The CIO change request dilemma

As you might imagine, my job brings me into contact with many CIOs and IT Directors and nearly every one has different views and different problems to solve.

I guess one part of my job is to try to read their minds and get a feel for the aggregate of opinion in this field.  I have believed for some time that senior IT guys have a focus (rightly) on the longer term.  In today’s business environment the long term is usually seen as between 1 and 3 years.  As a result, IT resources are deployed onto major projects leaving scarce little left to do the everyday changes the business keep requesting.

I have been putting the argument that CIOs need some ideas aimed at getting the business to solve those problems for themselves.  So it was nice to speak to a CIO from a worldwide distributor last week and hear him echo those views.  “I like giving the business tools that they can use” he told me.  Nearly all his own staff are on major projects.  Meanwhile he has a list of 150 business change requests that he cannot attend to (this is a low number compared to most large organisations).  His team sits down with the business every couple of months and assesses a “hit list” of top priority changes and he struggles to deliver even those.  This is a very common scenario and is a management dilemma.

If the IT function takes the eye of the long term ball, then those projects will suffer.  We can all name a project that was always a rolling 6 months away from implementation before someone finally had the cojones to put it out of its misery.  Conversely, however, if IT does not meet the business needs on a day to day basis they will lose the business’ confidence.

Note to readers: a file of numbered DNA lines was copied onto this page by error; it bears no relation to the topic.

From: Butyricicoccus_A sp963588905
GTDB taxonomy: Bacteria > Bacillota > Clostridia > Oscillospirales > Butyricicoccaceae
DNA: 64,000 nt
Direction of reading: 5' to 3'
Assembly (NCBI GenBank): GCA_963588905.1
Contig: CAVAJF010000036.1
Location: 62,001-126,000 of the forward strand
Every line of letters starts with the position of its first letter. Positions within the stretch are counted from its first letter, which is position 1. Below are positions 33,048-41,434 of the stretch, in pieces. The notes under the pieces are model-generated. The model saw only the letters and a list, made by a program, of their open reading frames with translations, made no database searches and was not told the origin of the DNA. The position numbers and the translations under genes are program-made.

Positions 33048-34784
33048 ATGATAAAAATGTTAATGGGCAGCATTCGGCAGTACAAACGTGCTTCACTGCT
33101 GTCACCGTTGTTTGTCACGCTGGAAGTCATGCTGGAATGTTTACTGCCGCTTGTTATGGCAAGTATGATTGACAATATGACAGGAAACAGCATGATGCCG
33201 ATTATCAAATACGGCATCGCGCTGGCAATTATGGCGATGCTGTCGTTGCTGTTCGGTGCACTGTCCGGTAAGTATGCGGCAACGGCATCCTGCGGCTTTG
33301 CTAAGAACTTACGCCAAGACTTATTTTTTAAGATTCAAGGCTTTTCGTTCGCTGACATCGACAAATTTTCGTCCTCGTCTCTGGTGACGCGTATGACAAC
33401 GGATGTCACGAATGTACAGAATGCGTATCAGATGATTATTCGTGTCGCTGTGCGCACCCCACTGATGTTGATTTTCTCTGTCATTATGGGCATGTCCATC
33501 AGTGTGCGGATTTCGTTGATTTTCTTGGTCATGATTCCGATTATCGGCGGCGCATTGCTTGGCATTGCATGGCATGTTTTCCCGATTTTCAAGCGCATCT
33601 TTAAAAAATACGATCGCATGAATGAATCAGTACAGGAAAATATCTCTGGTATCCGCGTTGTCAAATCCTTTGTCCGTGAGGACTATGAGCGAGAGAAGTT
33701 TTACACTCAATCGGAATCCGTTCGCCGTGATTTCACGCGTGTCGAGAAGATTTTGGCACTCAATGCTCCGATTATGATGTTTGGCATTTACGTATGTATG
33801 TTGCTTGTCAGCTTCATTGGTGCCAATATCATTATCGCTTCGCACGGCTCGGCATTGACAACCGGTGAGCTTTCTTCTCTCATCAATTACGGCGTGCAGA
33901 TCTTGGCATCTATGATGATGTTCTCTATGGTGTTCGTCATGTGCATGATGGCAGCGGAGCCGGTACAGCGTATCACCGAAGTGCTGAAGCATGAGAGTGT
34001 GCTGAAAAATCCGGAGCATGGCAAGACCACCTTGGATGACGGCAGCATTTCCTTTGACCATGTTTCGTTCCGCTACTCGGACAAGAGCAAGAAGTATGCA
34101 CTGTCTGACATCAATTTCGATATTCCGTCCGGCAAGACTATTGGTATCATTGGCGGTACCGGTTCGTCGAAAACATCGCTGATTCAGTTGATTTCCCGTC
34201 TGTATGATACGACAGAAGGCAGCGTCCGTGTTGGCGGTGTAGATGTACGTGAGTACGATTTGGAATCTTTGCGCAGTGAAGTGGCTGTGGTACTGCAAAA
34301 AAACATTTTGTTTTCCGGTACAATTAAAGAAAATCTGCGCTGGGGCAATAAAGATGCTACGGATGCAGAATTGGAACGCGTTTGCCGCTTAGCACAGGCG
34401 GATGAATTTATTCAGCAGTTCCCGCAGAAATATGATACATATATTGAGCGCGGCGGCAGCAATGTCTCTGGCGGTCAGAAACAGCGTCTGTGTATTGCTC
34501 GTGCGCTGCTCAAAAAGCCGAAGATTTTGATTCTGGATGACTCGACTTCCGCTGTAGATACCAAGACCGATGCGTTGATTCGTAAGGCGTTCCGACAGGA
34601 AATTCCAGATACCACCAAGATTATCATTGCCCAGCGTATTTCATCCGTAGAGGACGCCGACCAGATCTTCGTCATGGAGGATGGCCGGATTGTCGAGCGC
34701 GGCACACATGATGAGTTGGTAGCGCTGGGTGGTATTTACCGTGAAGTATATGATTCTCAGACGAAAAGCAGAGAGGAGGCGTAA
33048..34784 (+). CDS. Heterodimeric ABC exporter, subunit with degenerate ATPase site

I think the dilemma is attacked by making room for local solutions under the control of business people and resourced by them, but with the knowledge, consent and governance of the IT dept.  Blue Prism Automate is one such a tool that specifically addresses clerical process pain points.  But there are many other tools that apply the same “local” principle, to different problems, and savvy CIOs are seeking them out.

The result of not allowing business staff room to find their own solutions, is that they will do so anyway.  Users have been allowed to run riot with Excel and (in some cases), Access (ugh…), these tools being used like a screwdriver to bang in a nail.  Well, would you wait two years for a hammer if you could make do with a screwdriver that afternoon?

Enterprise systems like CRM, ERP and workflow for example, have for years been instilled with some flexibility of configuration under business control, and this approach has been helpful.  However, many IT depts are scared of releasing this functionality to the business for fear they will cause damage.  Furthermore, the very existence of these systems leads to a poorly integrated environment which itself can cause problems.

There is also a fear that adding more components to the software infrastructure will make for an even more tipply topply stack.  However, the truth is that locally used tools often replace other inappropriate solutions, making the stack more solid and often reducing the number of systems in use.

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